Wednesday, May 25, 2016

The Last Blade 2 (PS4)

Coming in three years after the arcade release of "Samurai Showdown III: Blades of Blood" at November of 1998, the series known as "The Last Blade" returned to the gaming scene with a sequel that was very much like it's preceding SamSho (Samurai Showdown) inspired entry point. This Dreamcast follow-up release, and fan favorite known as "The Last Blade 2" continued onward with the tale of ongoing spiritual warfare waged between a group of select characters which were each explained away in the first installation. Some might say the game was a Samurai Showdown derivative like me while others may argue that it was it's own unique experience altogether. Whatever you choose to believe the admiring fans have spoken out, and in a recently held PSN poll they have voted for "The Last Blade 2" to receive the full re-release treatment. A treatment which has since come to pass. While the core game stays pretty much intact in it's newer version there have been noticeable adjustments, newer options made available, and new additions added in to make this gem of a fighting game more than what it was initially. Not only will you find the game you boasted about through the years along with all of it's secrets in HD clarity, but you will also be able to experience it online through the Playstation network with players across the globe. Whether or not it stacks up to your expectations though is up for speculation ...

In a story tied to it's own ancient Japanese mythology the characters in "The Last Blade 2" still find themselves torn in battle between the realms of life, and death through an afterlife portal known as the Hell's Gate. The story picks up in 1864 A.D. in an alternative historical timeline in which a group of samurai warriors, investigators, messengers, and other characters of interest are pitted against each other in mortal combat as the Hell's Gate continues to link their world to the world where death and his cohorts reside. Thus the battle of good versus evil wages on in a final fight where a last ditch effort geared towards sealing the manifestation of death away via a required ritual is playing out. Scattered through out the mildly applied tale there are a total of 18 different characters (some secret) to play as, as you fight your way through the story, and those who dare to stand in your way. The roster, as it were is what you'd come to expect from the creators of 'Samurai Showdown', and "The King of the Fighters' series. In fact this roster includes a sort of mixture of both character archetypes in a kind of blend. Some of which you can tell inspired generations of fighting game characters years after the game's initial release. Even the mechanics therein echo throughout the various fighting game franchises we have come to know in the more present day, and age.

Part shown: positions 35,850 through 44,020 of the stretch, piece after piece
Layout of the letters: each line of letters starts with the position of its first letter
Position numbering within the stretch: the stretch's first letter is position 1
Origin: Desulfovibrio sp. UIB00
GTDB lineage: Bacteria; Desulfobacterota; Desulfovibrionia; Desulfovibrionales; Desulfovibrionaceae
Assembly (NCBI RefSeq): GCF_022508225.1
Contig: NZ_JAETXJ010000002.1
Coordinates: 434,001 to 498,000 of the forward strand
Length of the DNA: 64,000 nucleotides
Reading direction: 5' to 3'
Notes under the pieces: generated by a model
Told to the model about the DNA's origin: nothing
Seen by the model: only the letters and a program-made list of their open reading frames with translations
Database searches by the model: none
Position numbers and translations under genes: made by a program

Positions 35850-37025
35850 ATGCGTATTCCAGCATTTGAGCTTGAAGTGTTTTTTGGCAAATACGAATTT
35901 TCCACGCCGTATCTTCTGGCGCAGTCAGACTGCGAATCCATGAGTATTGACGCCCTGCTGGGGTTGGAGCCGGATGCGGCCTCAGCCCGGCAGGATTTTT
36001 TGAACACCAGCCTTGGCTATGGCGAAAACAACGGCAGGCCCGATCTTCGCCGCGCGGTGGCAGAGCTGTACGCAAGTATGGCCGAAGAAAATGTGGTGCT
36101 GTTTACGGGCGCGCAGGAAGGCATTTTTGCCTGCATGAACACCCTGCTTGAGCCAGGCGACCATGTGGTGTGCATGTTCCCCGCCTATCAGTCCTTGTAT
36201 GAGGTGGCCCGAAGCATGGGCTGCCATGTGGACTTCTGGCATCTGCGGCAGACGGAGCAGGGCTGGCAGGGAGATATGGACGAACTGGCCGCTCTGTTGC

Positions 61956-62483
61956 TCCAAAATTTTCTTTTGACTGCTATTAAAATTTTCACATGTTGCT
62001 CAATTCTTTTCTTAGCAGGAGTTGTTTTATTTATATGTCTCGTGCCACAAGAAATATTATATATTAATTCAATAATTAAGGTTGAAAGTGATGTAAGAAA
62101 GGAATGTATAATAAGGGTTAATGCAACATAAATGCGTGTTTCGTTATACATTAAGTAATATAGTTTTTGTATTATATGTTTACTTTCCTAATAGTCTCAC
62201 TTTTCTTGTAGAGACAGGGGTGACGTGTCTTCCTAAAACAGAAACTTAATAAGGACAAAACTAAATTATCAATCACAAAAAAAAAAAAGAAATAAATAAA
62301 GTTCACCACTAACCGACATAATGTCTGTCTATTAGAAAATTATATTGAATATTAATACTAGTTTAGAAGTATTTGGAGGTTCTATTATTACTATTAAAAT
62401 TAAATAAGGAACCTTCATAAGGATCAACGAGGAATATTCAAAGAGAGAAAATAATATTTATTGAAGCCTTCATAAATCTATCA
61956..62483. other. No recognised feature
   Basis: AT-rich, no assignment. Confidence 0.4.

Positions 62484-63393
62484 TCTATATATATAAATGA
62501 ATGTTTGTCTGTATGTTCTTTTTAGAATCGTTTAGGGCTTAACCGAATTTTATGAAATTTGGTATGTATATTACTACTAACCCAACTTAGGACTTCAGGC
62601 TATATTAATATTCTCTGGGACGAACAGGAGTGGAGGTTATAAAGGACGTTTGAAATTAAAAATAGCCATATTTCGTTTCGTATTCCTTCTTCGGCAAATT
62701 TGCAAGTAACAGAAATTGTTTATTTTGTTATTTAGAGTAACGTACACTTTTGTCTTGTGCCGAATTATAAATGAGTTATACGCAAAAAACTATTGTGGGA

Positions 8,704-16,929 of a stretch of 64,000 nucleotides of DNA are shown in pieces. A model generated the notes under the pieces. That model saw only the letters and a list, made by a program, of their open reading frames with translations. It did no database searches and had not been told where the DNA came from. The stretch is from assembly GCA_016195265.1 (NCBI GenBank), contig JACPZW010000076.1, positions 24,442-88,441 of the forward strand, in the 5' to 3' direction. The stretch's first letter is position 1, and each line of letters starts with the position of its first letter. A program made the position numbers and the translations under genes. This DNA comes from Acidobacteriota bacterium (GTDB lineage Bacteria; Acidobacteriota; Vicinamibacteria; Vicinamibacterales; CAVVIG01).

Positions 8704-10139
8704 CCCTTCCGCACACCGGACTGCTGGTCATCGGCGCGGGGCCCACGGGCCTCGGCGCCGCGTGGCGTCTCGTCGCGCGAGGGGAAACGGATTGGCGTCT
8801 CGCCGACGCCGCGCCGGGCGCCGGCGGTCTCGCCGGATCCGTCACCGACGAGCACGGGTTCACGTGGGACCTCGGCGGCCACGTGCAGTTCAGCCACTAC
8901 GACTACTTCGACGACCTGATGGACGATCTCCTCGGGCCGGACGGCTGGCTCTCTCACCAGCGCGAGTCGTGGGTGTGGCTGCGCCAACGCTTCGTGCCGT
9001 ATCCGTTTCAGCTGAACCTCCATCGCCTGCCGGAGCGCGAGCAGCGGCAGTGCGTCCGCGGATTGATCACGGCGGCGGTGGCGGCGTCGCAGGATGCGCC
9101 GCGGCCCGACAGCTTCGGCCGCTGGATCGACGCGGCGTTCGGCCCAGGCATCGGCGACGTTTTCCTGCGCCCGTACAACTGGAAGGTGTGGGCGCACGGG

Starting things off on a proper note SNK Playmore, and the team behind this game's revival have kept the HD re-release true to it's source material, for the most part. While it has it's recognizable features in the way of gameplay you'll find everything from the menu system to the available modes of play, and the options between to be newly arranged. Nothing is overly complicated to discover though, and everything is kept simple in a 'to-the-point' manner. You'll find intact the "Normal Mode" which houses the original 'Story Mode' playthrough, a survival-like 'Time Attack' mode, and a local 'Versus' mode which might actually be this game's shining accomplishment. Outside of the "Normal Mode" you'll find the newly introduced "Multiplayer" which contains a basic "create", and "join" matchmaking setup where ping in "ms" measures your potential opponents' connection worthiness. Multiplayer itself is currently rather rocky though as most of the players you'll run into are from Japan. This makes the ping for a US player skyrocket, and the match to become truly unbearable. I can't say for certain that US to US online play would be better, but I did get into a match against a player with a shared 130+ ms ping, and it was mostly smooth with the occasional slight frame rate stutter.

It should be noted that the online multiplayer does have a slightly complex nature about it in regards to matchmaking if you consider the selection of 'Blood', 'Flash', and 'Mask' settings to be proper match variables. These player chosen settings are marked beside the their lobby usernames which can be seen in the "Find a Match" menu listing. It should also be noted that SNK has made it possible for you to create or search a match lobby for match types that take place in the "Training", and "Story" modes. This, again adds a little more variation to matchmaking. At heart though every online match is considered "ranked" play except for the 'Training' option which is more or less an online practice mode.

To get the most out of the online modes, should you have an urge to do so you really have to understand how ping ratings work, and have to wait patiently for the ping rating to be assessed (it can take a while) before accepting or joining a match. I have noticed that there is a mixture of Japanese, and non-Japanese players playing the game online, but that they are few in number at this point in time. Just know that due to the global difference in the time of day Japanese players will begin playing in the late evening (American time) or in the early morning (American time). Most of the time you can tell a true Japanese fighting game player from the fake Japanese American PSN account holders, because they usually do not name themselves after popular anime characters, and tend to blend more traditional Japanese names with numbers, or letters. This knowledge will help you better understand who it is you are encountering online for the sake of smoother online matchmaking.

For those of you looking to hone your skills outside of the online offerings there is a separate "Training" mode offline for you. While it doesn't house a tutorial of any kind it allows you to access the characters' command list, and set the CPU settings in a basic sense. The type of CPU actions including that of guarding, attacking, and movement can be set to your liking. You can also set the 'Sword Gauge' to a desired level so you can practice your special attacks. It's not particularly as detailed as modern-day training modes, but it allows you to get in the practice you need without life limitations preventing you from doing so.